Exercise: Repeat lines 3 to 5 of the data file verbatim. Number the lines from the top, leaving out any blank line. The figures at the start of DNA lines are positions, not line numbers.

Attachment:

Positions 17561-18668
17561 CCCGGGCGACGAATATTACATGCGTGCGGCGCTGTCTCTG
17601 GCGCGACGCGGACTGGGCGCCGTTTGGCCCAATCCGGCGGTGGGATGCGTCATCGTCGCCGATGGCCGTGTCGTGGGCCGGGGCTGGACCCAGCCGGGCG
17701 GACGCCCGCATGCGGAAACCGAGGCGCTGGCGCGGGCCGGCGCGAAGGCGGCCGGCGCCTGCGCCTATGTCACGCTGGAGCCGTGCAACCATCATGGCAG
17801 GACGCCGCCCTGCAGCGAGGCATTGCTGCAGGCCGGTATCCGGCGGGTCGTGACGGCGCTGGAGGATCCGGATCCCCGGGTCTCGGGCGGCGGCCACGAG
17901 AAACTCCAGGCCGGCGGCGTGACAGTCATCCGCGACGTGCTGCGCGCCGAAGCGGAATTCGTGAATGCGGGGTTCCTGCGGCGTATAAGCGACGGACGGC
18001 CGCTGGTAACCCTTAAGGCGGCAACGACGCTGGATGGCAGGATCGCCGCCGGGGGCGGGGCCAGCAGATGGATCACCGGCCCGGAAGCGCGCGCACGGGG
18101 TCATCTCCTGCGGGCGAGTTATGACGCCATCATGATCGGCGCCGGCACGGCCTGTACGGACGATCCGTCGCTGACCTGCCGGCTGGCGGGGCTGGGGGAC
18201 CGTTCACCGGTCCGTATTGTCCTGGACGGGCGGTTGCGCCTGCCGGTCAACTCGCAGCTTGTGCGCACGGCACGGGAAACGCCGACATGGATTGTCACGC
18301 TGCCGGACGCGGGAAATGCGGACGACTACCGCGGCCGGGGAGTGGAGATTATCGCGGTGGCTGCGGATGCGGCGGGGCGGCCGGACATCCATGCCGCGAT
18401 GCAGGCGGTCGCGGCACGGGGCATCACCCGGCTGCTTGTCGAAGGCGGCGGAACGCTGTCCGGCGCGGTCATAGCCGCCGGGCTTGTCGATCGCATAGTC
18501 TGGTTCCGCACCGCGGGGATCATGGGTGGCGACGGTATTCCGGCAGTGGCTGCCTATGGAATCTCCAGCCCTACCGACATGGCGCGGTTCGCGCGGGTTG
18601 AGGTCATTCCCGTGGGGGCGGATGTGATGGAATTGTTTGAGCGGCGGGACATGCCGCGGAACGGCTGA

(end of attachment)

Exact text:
17601 GCGCGACGCGGACTGGGCGCCGTTTGGCCCAATCCGGCGGTGGGATGCGTCATCGTCGCCGATGGCCGTGTCGTGGGCCGGGGCTGGACCCAGCCGGGCG
17701 GACGCCCGCATGCGGAAACCGAGGCGCTGGCGCGGGCCGGCGCGAAGGCGGCCGGCGCCTGCGCCTATGTCACGCTGGAGCCGTGCAACCATCATGGCAG
17801 GACGCCGCCCTGCAGCGAGGCATTGCTGCAGGCCGGTATCCGGCGGGTCGTGACGGCGCTGGAGGATCCGGATCCCCGGGTCTCGGGCGGCGGCCACGAG